Tmux - the essentials
Tmux is a great tool for managing multiple terminal sessions and layouts. You can disconnect from a tmux session and then reconnect to it later and carry on where you left off. There is a vast amount you can configure with tmux, and many commands that can be used, and at first it can be intimidating to learn and some may fear a steep learning curve. But knowing only a handful of essential commands is enough to be productive day-to-day. I’ve been using tmux for the past two years or so and haven’t really ventured beyond these, and still, have found plenty of value out of it.
If you’ve never run tmux before and have no open sessions, just type:
This will open a new window with a single pane filling the entire screen.
One of the features of tmux is the ability to detach from a running tmux session and then be able to reconnect to it at a later time with everything being as you’d left it.
To detach from the new session you’ve just created type
b and then
d. You will now have been returned to your original command prompt.
You can see the tmux session that you were just connected to by running:
To reattach to it, type:
Tmux prefix command
Let’s talk about the tmux prefix command;
b. All commands you run within a tmux session are initiated with this. You press this combination first, and then after, the command you want to run. From here on, we’ll reference the prefix with
prefix rather than the full
Windows and panes
When within tmux there are two basic concepts that you need to know about if you’re going to use it productively; windows and panes. You can think of windows as tabs within a tmux session. They are listed along the bottom of the tmux window. Each window can have multiple panes, which are different terminal prompts split across the window in various layouts.
Each window is prefixed with a number to represent it. Type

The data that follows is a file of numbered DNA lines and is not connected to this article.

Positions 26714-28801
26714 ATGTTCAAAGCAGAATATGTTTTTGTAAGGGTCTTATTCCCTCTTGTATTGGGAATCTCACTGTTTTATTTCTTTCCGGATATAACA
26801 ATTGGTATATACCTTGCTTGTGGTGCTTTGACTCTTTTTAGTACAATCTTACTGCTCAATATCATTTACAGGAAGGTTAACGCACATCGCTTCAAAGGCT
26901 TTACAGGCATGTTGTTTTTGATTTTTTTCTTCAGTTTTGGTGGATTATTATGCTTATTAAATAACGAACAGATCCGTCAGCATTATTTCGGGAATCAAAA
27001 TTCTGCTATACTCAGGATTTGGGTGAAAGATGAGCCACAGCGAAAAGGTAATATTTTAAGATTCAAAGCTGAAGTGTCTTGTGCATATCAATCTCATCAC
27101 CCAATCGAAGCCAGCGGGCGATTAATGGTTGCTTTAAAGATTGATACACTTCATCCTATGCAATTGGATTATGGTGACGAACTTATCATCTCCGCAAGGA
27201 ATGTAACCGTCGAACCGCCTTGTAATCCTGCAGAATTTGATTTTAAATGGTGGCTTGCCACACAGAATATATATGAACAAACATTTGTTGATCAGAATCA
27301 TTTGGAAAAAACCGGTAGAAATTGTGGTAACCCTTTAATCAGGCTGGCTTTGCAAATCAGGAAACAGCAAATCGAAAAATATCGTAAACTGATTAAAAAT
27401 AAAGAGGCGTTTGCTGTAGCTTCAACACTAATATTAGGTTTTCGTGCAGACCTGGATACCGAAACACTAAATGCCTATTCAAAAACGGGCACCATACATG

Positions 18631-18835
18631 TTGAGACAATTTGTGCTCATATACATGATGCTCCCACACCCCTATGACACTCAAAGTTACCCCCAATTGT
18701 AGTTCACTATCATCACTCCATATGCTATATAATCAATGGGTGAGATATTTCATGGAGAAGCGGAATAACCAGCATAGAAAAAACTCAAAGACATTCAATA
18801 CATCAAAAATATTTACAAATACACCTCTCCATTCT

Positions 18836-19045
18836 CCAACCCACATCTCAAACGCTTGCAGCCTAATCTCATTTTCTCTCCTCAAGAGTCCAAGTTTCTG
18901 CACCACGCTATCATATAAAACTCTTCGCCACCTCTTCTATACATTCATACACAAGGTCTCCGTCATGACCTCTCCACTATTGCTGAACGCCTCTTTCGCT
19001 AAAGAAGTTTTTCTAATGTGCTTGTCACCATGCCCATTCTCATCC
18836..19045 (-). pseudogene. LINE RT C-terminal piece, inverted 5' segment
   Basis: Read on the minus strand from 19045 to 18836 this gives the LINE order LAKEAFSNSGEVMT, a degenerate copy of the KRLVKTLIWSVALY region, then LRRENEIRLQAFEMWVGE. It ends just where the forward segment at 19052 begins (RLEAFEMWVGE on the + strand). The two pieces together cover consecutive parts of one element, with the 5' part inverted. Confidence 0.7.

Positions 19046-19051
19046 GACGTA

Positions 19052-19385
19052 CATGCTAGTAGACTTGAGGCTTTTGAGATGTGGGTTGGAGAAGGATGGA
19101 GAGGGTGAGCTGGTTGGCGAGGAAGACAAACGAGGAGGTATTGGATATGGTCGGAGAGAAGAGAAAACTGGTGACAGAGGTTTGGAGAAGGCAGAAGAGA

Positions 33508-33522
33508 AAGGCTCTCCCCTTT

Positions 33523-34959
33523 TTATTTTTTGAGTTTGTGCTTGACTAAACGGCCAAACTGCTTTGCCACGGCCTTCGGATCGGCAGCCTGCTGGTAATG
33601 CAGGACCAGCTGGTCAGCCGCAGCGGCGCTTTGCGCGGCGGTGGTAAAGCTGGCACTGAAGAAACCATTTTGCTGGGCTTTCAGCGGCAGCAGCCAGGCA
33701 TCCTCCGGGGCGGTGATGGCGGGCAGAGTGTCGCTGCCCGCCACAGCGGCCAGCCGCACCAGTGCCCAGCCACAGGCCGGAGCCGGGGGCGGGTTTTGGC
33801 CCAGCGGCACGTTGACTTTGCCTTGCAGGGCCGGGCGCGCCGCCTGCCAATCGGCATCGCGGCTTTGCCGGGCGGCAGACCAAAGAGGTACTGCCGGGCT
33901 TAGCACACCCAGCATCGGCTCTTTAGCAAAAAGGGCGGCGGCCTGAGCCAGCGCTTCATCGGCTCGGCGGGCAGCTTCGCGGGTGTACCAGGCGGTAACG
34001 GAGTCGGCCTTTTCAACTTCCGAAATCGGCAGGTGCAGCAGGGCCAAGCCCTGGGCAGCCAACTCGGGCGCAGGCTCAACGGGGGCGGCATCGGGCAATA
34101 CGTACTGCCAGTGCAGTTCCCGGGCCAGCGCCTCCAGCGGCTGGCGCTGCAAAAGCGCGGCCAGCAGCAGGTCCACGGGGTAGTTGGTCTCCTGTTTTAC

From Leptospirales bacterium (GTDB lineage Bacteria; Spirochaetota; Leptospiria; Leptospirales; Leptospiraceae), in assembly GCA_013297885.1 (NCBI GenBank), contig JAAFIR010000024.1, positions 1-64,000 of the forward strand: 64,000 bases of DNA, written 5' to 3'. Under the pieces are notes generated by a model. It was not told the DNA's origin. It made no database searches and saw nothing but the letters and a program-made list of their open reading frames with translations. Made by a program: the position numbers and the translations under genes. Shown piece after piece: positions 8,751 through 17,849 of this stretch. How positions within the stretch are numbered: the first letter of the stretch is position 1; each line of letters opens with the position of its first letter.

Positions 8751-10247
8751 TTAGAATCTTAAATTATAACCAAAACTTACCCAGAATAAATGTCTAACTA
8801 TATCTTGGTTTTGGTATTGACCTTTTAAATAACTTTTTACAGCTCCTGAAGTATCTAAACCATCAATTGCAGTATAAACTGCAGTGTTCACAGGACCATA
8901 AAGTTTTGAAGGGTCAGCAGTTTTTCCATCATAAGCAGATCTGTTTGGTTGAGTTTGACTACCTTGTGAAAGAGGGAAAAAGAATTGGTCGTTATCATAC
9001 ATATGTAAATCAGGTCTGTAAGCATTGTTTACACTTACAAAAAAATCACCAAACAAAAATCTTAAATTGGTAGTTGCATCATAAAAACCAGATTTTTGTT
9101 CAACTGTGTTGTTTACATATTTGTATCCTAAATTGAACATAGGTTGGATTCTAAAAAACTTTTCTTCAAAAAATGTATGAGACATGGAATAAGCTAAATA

b and then
c to create a new window. You’ll see it appear in the window list and it has been selected. You now have two windows, one represented by
0 and the other by
You can switch between windows by typing
0 to jump to the first window. Just use the number index to choose which window you want to switch to.
When you start creating lots of windows, it becomes hard to remember what is within each. By default each window will be named with the default shell it is running. To rename, type
, and then enter a new name, then hit enter. You’ll see the name reflected in the window list displayed along the bottom of the screen.
Within window 0, let’s create some panes. Type
% to split the current window into two vertical panes. You’ll notice the right-hand pane currently has the terminal focus.
q and the number for each pane will briefly appear on the screen. This is how you will navigate between panes. The numbers will disappear after a second or so. Just push the combination again
q and then type
0 immediately to switch focus back to the leftmost pane.
Now go back to the rightmost pane with
q and then
1. We can split this pane in two horizontally by pressing
q again and you can now see we have three panes indexed with 0—2.
Sometimes it’s very helpful to zoom in on a single pane. A good example is when you want to copy and paste the contents of a pane that go over more than one line. To zoom press
z. You’ll notice the pane expands to fill the entire window. Also a
Z will appear in the window list along the bottom. To unzoom, just press
Summary of commands
tmuxcreate a new tmux session
tmux lslist any existing tmux sessions
tmux areattach to the last open tmux session
bthe default tmux command prefix
ddetach from current tmux session
ccreate a new window
9to switch to the numbered window
,rename the existing window
%split the current pane into two vertical panes, left and right
"split the current pane into two horizontal panes, top and bottom
qview numbered panes for current window
9switch to pane immediately after displaying pane numbers
zto zoom and unzoom